Here are the latest short answers to questions posted on our Web site. In our discussion we will cover topics from Secs. 215-2, 220-2, 230-42, 250-30(a)(2) and (3), 250-52, 373-8, 384-16(a), 450-3(b), 450-9, 450-13, and 450-21(a) of the National Electrical Code (NEC).
Q. Can I make a splice within a panel?
A. Yes. Sec. 373-8 states you shall not use enclosures for overcurrent devices as junction boxes or raceways—unless you provide adequate space. Conductors inside a panelboard shall not fill the wiring space at any cross section to more than 40%, and splices and taps shall not fill the wiring space at any cross section to more than 75%.
Q. A main lug only distribution panel runs through an automatic transfer switch. The automatic transfer switch, the generator, and normal power are all in a remote location from the distribution panel. Someone told me the distribution panel doesn’t require a main circuit breaker. To disconnect the power to the distribution panel, you must open the normal and generator circuit breakers. Therefore, I believe you must install a main breaker in the distribution panel. Am I right?
A. No. Sec. 384-16(a) does not require a disconnecting means for a panelboard. But it does require a panelboard with a neutral that has more than 10% of its overcurrent devices rated 30A or less to be protected against overcurrent by a device having a rating not greater than that of the panelboard. Exception No. 1 to this rule states the overcurrent protection is not required to be located in the panelboard, if the panelboard feeder has overcurrent protection not greater than the rating of the panelboard. In your case, if the panelboard has proper overcurrent protection, the installation meets NEC requirements.
Q. I recently had an electrical inspector require the removal of a 75kVA transformer from a drop ceiling grid area, claiming the Code doesn’t allow the installation of a 75kVA transformer above a suspended ceiling. Does the Code allow a 75kVA transformer to be installed above a drop ceiling grid area, if it complies with all clearance, access, and ventilation requirements?
A. No. The general requirement of Sec. 450-13 states that transformers must be readily accessible to qualified personnel for inspection and maintenance. However, you can locate dry-type transformers, rated less than 600V and 50kVA, above a suspended ceiling—if it’s not permanently closed in, and if it meets the ventilation requirements of Sec. 450-9. You must also separate the transformer from combustible materials, as stated in Sec. 450-21(a) [450-3(b)]. Since your transformer is greater than 50kVA (75kVA), you may not install it above the suspended ceiling space.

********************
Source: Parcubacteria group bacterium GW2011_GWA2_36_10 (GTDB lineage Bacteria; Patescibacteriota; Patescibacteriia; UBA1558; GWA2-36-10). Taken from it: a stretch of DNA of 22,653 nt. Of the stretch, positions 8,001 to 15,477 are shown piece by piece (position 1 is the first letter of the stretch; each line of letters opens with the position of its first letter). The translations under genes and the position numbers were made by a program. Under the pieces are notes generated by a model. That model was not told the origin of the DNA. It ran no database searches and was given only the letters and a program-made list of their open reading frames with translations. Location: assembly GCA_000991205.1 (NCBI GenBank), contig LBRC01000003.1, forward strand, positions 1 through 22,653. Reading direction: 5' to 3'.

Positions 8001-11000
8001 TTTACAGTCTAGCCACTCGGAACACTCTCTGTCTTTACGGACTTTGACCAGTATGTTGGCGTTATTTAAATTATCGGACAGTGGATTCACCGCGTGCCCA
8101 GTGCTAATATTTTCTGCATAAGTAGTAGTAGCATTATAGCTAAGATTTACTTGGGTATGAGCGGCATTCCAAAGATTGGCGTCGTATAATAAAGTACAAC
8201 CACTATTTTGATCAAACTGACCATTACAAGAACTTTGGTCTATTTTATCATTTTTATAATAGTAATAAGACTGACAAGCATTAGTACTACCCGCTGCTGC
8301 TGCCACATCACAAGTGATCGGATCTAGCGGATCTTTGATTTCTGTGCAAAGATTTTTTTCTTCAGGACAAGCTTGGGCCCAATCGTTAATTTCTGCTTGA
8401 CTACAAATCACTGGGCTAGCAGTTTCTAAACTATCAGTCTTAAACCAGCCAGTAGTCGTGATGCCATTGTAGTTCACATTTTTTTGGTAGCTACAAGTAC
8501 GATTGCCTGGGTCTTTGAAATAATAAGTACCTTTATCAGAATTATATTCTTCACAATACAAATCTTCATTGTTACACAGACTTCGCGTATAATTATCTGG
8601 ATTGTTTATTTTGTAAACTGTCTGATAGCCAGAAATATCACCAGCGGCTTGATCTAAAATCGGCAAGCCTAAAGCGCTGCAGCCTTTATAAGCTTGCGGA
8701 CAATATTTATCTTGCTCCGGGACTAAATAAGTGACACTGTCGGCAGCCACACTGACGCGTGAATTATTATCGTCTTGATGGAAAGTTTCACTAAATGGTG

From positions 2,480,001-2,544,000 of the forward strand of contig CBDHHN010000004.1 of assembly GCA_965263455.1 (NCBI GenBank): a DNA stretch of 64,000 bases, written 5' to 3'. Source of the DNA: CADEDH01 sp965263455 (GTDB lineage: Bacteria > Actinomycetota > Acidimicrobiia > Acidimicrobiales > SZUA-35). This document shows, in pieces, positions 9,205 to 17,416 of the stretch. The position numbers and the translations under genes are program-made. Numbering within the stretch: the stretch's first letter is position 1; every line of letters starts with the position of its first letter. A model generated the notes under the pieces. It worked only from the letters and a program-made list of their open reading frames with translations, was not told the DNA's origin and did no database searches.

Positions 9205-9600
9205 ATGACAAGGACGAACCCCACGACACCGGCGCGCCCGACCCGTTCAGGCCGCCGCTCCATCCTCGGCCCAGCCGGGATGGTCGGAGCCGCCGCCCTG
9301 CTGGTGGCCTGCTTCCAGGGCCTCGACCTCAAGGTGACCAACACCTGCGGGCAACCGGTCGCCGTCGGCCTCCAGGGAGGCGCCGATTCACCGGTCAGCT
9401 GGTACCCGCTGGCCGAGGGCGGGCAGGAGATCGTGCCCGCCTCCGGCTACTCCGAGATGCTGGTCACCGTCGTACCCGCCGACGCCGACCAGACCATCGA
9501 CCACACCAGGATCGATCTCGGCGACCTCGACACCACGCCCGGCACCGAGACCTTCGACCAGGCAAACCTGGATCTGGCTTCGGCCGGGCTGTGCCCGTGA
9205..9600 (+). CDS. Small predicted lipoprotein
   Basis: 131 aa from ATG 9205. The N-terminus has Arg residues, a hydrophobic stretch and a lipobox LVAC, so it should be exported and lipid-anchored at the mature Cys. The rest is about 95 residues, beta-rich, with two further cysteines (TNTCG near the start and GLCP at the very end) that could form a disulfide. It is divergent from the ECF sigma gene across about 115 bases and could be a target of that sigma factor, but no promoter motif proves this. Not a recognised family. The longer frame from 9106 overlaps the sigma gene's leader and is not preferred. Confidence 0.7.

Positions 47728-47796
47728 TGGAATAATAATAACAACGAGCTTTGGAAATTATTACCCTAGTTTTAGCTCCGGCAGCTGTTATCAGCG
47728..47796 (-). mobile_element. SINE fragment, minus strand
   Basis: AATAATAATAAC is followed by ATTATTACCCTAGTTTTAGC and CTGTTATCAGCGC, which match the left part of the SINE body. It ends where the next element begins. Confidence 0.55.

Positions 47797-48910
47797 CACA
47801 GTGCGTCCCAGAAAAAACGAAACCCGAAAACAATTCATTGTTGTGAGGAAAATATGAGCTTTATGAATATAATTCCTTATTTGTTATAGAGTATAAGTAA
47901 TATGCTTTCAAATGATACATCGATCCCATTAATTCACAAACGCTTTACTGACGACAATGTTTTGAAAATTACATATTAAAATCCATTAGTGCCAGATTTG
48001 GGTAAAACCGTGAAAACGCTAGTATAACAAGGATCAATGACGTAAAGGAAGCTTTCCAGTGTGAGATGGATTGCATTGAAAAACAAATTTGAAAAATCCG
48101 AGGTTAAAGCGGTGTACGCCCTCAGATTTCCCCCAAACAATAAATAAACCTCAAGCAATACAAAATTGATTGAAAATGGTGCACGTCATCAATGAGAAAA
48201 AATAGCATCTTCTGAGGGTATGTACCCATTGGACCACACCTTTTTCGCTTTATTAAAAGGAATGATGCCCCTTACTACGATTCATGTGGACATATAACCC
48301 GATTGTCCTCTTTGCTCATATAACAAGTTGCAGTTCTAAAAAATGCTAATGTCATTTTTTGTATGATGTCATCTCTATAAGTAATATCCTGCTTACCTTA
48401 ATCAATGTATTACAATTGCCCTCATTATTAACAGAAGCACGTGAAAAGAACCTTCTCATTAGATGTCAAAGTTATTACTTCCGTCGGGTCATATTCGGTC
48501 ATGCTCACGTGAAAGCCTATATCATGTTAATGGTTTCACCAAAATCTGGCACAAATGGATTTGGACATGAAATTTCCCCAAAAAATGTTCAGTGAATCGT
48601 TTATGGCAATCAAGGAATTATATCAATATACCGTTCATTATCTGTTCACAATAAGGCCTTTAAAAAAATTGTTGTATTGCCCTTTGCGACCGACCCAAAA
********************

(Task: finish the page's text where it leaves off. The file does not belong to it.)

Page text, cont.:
Q. I’m confused as to how to size the neutral conductor for commercial service and feeder conductors. Am I required to size the neutral conductor at 125% for continuous loads?
A. Yes. Sec. 215-2 for feeders and Sec. 230-42 for services require the ampacity of the conductors (before the application of any adjustment or correction factors) to not be less than 125% of continuous loads, including the sum of noncontinuous loads. Since the neutral (grounded) conductor is part of the feeder or service, it must also comply with the same requirements. Therefore, you must size the neutral not less than 125% of continuous loads, and the sum of noncontinuous loads, in accordance with Sec. 220-22.
Example: If the load on the feeder/service consisted of 150A of 3-phase, 208V loads and 150A of single-phase, 120V loads, the feeder/service conductors would be, three 500kcmil conductors and one No. 3/0 conductor. Feeder conductor4500kcmil Cu, rated 380A at 75°C. 150A + 150A = 300A x 1.25 = 375A Neutral conductor = No. 3/0 Cu, rated 200A at 75°C. 150A x 1.25 = 188A.
Q. How do I ground a transformer in a building with no accessible grounded metal member of the structure, and where a grounded metal water pipe is more than 200 ft from the transformer?
A. Drive a ground rod. Sec. 250-30(a)(2) requires a grounding electrode conductor to connect the grounded (neutral) conductor of the transformer to a grounding electrode. Sec. 250-30(a)(3) requires the grounding electrode to be as near as practicable—and preferably in the same area as the transformer. Where an effectively grounded structural metal member of the structure, or effectively grounded metal water pipe within 5 ft from the point of entrance into the building is not available, you must install a ground rod in accordance with the requirements of Secs. 250-52.